For those who are not familiar with my work on this issue, I’d like to direct new readers to my analysis of Sitchin’s take on cylinder seal VA243.
- Illuminati Conspiracy Archive Blog » Blog Archive » The Myth of a 12th Planet: A Brief Analysis of Cylinder Seal VA 243 - [...] by Michael S. Heiser [...]
Do we know what these seals were used for? In my admittedly limited understanding, I thought they were used by rolling them across wet clay as a sort of authentication mark. Is there any evidence to say they could’ve been a primitive form of printing press? Get enough seals together and you could print a book or maybe a comic strip. It’s one thing if they’re meant to tell an important story but quite another if they’re just a form of authentication for authorities/nobility of the day, like wax seals of later times.
It seems silly to think an interpretation that disagrees with the bulk of other more authoritative material (like actual religious texts) would be appropriate. How do we know we’re not looking at a primitive Dilbert? For all I know, that scene could cause the average Sumerian to spurt goat’s milk out their nose. Seriously though, I do wonder how we know serious text from what the people of the day knew to be fiction when studying ancient writings. We’ll be in serious trouble when archaeologists unearth a buried Barnes & Noble 2000 years from now.
So, with the consensus of leading scholars – the wavy lines are indicative of the sun, while six or more points absent of wavy lines is indicative of a star, correct?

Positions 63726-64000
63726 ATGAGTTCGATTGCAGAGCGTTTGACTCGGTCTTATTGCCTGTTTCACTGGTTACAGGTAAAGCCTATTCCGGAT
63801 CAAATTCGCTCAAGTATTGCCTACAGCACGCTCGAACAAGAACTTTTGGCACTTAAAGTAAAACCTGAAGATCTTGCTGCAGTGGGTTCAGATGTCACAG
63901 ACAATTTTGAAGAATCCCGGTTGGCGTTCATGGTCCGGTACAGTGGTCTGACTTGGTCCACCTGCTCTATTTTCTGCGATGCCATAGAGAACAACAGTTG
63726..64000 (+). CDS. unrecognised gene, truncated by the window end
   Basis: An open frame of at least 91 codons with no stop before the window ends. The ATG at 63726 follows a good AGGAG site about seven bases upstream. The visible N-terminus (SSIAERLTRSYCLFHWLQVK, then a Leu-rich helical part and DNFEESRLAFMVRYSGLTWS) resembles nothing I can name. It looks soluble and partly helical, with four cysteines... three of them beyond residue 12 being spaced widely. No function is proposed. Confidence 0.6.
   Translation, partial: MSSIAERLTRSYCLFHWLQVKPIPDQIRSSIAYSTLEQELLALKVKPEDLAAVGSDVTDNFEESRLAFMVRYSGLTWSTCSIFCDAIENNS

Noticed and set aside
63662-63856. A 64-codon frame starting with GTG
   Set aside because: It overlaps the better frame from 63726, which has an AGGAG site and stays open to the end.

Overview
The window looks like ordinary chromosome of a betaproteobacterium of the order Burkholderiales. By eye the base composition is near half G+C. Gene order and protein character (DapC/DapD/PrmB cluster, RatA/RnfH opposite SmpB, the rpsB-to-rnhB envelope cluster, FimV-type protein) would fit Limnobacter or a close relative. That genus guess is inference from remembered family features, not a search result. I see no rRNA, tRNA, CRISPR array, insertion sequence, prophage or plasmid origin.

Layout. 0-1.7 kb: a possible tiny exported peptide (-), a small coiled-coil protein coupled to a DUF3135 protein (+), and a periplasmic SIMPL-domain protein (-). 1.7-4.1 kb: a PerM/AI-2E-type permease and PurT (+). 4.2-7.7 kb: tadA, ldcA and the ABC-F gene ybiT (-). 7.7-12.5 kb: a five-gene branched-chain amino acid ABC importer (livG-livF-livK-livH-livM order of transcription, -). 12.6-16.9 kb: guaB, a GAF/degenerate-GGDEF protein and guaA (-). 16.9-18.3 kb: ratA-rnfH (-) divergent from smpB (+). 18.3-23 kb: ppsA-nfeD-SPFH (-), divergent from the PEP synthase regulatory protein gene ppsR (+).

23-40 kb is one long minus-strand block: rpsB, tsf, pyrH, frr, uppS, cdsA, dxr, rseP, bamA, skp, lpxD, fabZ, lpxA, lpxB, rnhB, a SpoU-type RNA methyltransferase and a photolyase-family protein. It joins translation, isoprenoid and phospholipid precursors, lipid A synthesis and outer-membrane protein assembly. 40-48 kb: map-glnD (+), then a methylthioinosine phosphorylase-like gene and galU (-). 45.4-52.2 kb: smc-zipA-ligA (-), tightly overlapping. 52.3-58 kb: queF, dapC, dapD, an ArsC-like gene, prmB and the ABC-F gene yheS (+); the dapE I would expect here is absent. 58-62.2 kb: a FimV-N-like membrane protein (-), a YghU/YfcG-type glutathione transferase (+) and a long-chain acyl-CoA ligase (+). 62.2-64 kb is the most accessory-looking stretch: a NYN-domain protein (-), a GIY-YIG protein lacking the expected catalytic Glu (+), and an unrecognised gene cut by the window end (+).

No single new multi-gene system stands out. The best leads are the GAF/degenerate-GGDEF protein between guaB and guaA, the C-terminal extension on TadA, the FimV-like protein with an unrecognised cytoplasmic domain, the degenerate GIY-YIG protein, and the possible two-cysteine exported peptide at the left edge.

Then, there is a winged disk. Is the winged disk also the sun?
Also, on one of the cylinder seals, I believe it is Plate XXVI-seal L – there is a human figure that appears to have long hair, vertical piping down the outer garments (some sections smooth) – that has a 9 sided star??? or sun??? above his/her head. The human figure is facing another human figure who has 7 stars and a crescent moon over his/her head.
Who are these figures?
And just behind those figures, in the background, seems to be a large sun or star symbol that lies behind the body of the left human figure. Is that a star, sun, or neither?
Oh, and is there a way for you to create as part of your Every Thought Captive blog – to have a suggestion or question box – where we can write in questions or suggestions that pertain to the topic or heading of one of your current blogs? Like, for instance, I would like to ask you some questions about ancient symbols that we see in large picto’s visible by aircraft, but how would I ask that question, because this post does not really pertain to those picto’s?
@Mattâ€¦: it is well known that astronomy/astrology was a serious and longstanding practice in Mesopotamia. Astronomical bodies were considered living deities (because they moved – and movement = animate life). They tracked such things and made up stories to “explain” the what the gods were doing. It isn’t Dilbert.
@Cephas71: the identity and iconography can be referenced in a book like Black’s Gods, Demons and Symbols of Ancient Mesopotamia: An Illustrated Dictionary.
Check your sources better.
How about when you say about the Sun always being depicted the same way?
How about the symbol of Shamash? Did you forget about the Shamash Seal at the Louvre?
How about the Kudurru found at Susa?
How about the other shamash at the louvre again?
Now go tell the Louvre and Ezida that it’s not the sun depicted.
what are the dates (periods)? the kudurru isn’t the sun (and those are late as well), the Shamash seal has the seven sisters on it – the Pleiades – which tells us that we shouldn’t assume the object is a sun – and how do we know it’s Shamash? Where’s the text?